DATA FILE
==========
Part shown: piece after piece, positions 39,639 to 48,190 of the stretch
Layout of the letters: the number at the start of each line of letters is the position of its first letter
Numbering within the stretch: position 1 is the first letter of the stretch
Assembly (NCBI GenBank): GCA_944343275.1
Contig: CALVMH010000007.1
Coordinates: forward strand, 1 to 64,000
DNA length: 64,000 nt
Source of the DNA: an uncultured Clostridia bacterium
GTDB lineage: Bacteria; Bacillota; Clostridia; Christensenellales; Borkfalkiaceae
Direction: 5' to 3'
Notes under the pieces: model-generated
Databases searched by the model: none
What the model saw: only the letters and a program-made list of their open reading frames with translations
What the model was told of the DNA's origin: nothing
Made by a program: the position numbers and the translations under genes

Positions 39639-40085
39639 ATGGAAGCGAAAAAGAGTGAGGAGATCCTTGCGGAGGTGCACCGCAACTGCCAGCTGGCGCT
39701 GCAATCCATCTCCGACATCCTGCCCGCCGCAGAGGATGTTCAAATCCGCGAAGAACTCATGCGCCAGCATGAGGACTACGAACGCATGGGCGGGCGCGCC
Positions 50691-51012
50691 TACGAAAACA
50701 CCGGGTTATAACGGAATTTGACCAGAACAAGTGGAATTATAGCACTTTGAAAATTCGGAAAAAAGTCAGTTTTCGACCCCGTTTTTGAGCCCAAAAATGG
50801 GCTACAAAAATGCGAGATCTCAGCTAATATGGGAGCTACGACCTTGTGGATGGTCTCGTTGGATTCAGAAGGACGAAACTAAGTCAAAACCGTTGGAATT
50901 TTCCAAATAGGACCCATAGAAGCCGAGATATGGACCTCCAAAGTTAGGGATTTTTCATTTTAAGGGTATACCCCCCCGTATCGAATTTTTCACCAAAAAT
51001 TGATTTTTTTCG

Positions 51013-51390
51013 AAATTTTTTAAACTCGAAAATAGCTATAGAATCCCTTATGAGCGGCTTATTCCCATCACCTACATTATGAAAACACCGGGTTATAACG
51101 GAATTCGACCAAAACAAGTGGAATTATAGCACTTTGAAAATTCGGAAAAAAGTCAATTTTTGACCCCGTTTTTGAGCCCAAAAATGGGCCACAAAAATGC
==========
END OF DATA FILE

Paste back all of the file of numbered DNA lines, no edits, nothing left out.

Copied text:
Part shown: piece after piece, positions 39,639 to 48,190 of the stretch
Layout of the letters: the number at the start of each line of letters is the position of its first letter
Numbering within the stretch: position 1 is the first letter of the stretch
Assembly (NCBI GenBank): GCA_944343275.1
Contig: CALVMH010000007.1
Coordinates: forward strand, 1 to 64,000
DNA length: 64,000 nt
Source of the DNA: an uncultured Clostridia bacterium
GTDB lineage: Bacteria; Bacillota; Clostridia; Christensenellales; Borkfalkiaceae
Direction: 5' to 3'
Notes under the pieces: model-generated
Databases searched by the model: none
What the model saw: only the letters and a program-made list of their open reading frames with translations
What the model was told of the DNA's origin: nothing
Made by a program: the position numbers and the translations under genes

Positions 39639-40085
39639 ATGGAAGCGAAAAAGAGTGAGGAGATCCTTGCGGAGGTGCACCGCAACTGCCAGCTGGCGCT
39701 GCAATCCATCTCCGACATCCTGCCCGCCGCAGAGGATGTTCAAATCCGCGAAGAACTCATGCGCCAGCATGAGGACTACGAACGCATGGGCGGGCGCGCC
Positions 50691-51012
50691 TACGAAAACA
50701 CCGGGTTATAACGGAATTTGACCAGAACAAGTGGAATTATAGCACTTTGAAAATTCGGAAAAAAGTCAGTTTTCGACCCCGTTTTTGAGCCCAAAAATGG
50801 GCTACAAAAATGCGAGATCTCAGCTAATATGGGAGCTACGACCTTGTGGATGGTCTCGTTGGATTCAGAAGGACGAAACTAAGTCAAAACCGTTGGAATT
50901 TTCCAAATAGGACCCATAGAAGCCGAGATATGGACCTCCAAAGTTAGGGATTTTTCATTTTAAGGGTATACCCCCCCGTATCGAATTTTTCACCAAAAAT
51001 TGATTTTTTTCG

Positions 51013-51390
51013 AAATTTTTTAAACTCGAAAATAGCTATAGAATCCCTTATGAGCGGCTTATTCCCATCACCTACATTATGAAAACACCGGGTTATAACG
51101 GAATTCGACCAAAACAAGTGGAATTATAGCACTTTGAAAATTCGGAAAAAAGTCAATTTTTGACCCCGTTTTTGAGCCCAAAAATGGGCCACAAAAATGC